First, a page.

Alternative Dispute Resolution (ADR)

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What is Alternative Dispute Resolution (ADR)?

Alternative Dispute Resolution (ADR) is a term for any procedure by which a dispute is resolved without going resorting to litigation. Simply put, it is a way to settle a conflict or claim outside the courtroom. Both parties must agree to an ADR before pursuing it. Methods of Alternative Dispute Resolution (ADR) usually involves the use of a neutral third party to help arrive at a solution. 

What kind of disputes or conflicts can be managed by Alternative Dispute Resolution (ADR)?

Alternative Dispute Resolution (ADR) is useful in a wide range of civil disputes, conflicts, or claims. Some examples of topics include but are not limited to the following:

Is it common to use an Alternative Dispute Resolution (ADR)?

Alternative Dispute Resolution (ADR) has been around for a long time and is widely used by individuals, groups, and organizations. In the United States, individuals who do not want to go into court over civil matters commonly opt for an ADR. In some cases, courts can encourage using ADR especially for lawsuits that have been pending for quite some time. Although reasons for resorting to ADR vary from person to person, using ADR instead of formal litigation is generally more cost-effective and time-saving. 

What are the advantages of Alternative Dispute Resolution (ADR)?

Compared to formal litigation, resorting to Alternative Dispute Resolution (ADR) can be beneficial to all parties. In general, the following are the perceived advantages of ADR:

What are common types of Alternative Dispute Resolution (ADR)?

Different states in the U.S. have different laws regarding ADR. It is important to note that rules and guidelines about ADR may vary, depending on the location. 

The following are the most common methods or types of ADR:

Negotiation

Negotiation is almost always the first ADR method to be used. It is simple and straightforward where both parties meet to settle the conflict or dispute. There is no involvement of a neutral third party. During the negotiation process, the disputing parties meet to identify the problem and explore possible avenues of resolution before coming up with an agreement. They handle the negotiation themselves. It allows both parties to have more control over the negotiation process and outcome.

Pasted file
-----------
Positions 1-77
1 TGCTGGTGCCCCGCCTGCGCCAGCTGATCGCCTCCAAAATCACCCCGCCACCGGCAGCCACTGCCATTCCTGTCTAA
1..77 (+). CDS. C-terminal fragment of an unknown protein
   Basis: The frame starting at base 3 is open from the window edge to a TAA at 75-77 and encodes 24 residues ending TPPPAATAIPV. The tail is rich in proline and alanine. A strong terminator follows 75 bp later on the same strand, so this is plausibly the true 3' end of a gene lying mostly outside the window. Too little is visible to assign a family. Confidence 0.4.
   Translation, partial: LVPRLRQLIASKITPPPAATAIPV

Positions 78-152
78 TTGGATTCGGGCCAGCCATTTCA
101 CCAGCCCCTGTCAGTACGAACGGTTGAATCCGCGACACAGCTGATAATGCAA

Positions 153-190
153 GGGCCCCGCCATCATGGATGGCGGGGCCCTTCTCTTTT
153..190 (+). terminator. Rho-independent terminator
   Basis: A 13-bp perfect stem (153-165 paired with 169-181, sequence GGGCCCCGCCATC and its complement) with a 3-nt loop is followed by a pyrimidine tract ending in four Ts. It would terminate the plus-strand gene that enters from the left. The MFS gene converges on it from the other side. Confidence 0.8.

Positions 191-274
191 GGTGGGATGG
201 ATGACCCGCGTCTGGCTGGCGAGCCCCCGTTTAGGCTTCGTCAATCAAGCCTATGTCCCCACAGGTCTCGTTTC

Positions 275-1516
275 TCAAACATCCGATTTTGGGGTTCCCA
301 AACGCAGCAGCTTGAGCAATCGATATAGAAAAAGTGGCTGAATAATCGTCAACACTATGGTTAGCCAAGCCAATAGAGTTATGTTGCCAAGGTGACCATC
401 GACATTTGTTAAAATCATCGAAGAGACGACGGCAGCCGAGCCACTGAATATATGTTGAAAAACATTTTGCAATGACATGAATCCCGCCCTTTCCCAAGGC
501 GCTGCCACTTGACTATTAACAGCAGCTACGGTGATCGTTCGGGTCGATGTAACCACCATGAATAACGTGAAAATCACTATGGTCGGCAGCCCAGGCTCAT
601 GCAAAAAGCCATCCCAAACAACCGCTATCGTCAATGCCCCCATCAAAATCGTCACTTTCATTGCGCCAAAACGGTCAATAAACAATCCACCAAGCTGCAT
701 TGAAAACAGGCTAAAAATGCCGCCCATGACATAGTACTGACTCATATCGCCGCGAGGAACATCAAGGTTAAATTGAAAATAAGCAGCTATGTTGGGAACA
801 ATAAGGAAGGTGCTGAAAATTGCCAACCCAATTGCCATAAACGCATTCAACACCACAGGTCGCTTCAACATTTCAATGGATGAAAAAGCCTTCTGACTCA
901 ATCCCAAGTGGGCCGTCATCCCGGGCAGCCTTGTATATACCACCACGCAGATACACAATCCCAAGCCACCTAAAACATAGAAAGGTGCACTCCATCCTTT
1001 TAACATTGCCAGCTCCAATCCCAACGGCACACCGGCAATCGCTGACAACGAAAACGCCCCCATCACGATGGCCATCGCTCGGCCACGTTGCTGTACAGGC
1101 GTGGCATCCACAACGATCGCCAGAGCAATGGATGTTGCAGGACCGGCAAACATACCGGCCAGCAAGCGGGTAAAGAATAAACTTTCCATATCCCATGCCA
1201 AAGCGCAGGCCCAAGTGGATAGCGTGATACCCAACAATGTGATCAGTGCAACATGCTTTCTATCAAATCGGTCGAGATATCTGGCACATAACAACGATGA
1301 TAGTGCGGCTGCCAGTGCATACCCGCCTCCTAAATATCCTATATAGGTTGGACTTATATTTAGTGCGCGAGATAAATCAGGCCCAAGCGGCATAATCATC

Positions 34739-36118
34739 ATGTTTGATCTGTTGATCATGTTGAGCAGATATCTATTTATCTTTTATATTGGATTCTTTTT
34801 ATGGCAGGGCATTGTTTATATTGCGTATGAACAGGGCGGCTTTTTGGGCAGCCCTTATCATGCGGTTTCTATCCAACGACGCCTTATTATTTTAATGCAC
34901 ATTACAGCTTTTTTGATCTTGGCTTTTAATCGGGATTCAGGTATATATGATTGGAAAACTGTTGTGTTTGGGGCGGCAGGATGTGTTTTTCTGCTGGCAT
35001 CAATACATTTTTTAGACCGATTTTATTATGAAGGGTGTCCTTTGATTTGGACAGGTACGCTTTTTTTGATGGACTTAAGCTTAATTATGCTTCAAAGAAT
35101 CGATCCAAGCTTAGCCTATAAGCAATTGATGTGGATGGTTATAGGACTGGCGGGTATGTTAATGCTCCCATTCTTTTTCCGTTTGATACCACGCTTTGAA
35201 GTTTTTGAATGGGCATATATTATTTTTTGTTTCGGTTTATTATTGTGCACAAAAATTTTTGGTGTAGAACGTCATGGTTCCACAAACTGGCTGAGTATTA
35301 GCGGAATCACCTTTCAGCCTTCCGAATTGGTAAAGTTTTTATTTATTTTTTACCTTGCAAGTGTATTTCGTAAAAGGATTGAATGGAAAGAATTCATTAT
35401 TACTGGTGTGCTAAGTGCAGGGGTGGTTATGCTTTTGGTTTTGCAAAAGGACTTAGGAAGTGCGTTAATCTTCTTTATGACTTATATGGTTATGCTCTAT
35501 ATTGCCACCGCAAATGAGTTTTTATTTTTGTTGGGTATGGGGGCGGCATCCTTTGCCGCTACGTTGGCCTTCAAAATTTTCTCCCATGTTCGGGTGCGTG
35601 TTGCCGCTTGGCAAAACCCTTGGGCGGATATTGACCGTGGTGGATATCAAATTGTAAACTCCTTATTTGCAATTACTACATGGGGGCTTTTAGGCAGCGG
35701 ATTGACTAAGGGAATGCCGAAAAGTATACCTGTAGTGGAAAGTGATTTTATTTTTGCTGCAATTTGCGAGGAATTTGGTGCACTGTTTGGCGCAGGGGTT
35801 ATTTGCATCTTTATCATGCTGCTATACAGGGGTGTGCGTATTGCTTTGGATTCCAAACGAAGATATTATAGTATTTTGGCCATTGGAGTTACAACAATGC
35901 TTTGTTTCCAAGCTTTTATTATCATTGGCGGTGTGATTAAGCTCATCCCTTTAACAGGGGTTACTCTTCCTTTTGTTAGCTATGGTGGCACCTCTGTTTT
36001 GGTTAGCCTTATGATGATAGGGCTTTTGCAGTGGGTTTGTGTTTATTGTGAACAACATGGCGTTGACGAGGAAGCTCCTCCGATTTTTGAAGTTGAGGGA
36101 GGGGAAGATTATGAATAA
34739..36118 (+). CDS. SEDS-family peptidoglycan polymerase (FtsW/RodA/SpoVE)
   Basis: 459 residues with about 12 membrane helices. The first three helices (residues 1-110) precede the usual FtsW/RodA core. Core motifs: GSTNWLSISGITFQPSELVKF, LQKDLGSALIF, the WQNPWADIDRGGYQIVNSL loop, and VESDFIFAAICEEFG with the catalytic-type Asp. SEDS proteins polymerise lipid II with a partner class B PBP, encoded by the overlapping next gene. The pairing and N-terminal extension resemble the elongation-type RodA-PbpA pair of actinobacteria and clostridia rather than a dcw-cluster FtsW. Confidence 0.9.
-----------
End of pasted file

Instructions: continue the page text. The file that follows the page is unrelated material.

Mediation

In this type of ADR, both parties still work to settle their conflict. However, there is an impartial or neutral person who acts as a “mediator”. The mediator does not have any say or opinion on the outcome of the matter. The mediator’s responsibility is to help both sides communicate. Each party has the opportunity to voice their side and discuss how they can arrive at a solution themselves. Mediation is useful for disputes between family members or business partners where there is a relationship to be preserved.

Arbitration

Arbitration is similar to mediation in that there is a neutral third party involved. However, the difference is that the neutral person or “arbitrator” is the one who decides what the outcome will be. Even if there is a third party who will decide, arbitration is less formal than courtroom litigation. The arbitrator hears the arguments and concerns from both sides and considers all presented evidence before coming up with a decision. 

The arbitration may either be “binding” or “non-binding”. In binding arbitration, both parties must accept the arbitrator’s decision as final. There is no chance for an appeal. On the other hand, a non-binding arbitration means that each party is allowed to request a court trial if they do not agree with the arbitrator’s decision. 

Neutral Evaluation

A neutral evaluation involves a neutral third party who is usually an expert on the topic of the dispute called an “evaluator”. Both parties each have the chance to present their arguments, concerns, and evidence to the evaluator. Afterward, the evaluator then offers an opinion on the strengths and weaknesses of each disputing side. Additionally, the evaluator also suggests possible ways to resolve the conflict or dispute. The evaluator’s opinion is not binding. It is used by both parties to help them in settling their dispute themselves. 

Settlement Conferences

In a settlement conference, both parties, together with their lawyers, meet with a neutral person or a judge who is called a “settlement officer”. The settlement officer does not decide on the outcome. Instead, the officer assists both parties in weighing the strengths and weaknesses of the case and in negotiating a settlement. This type of ADR can either be voluntary or mandatory where it is mandated by a court before a trial starts.

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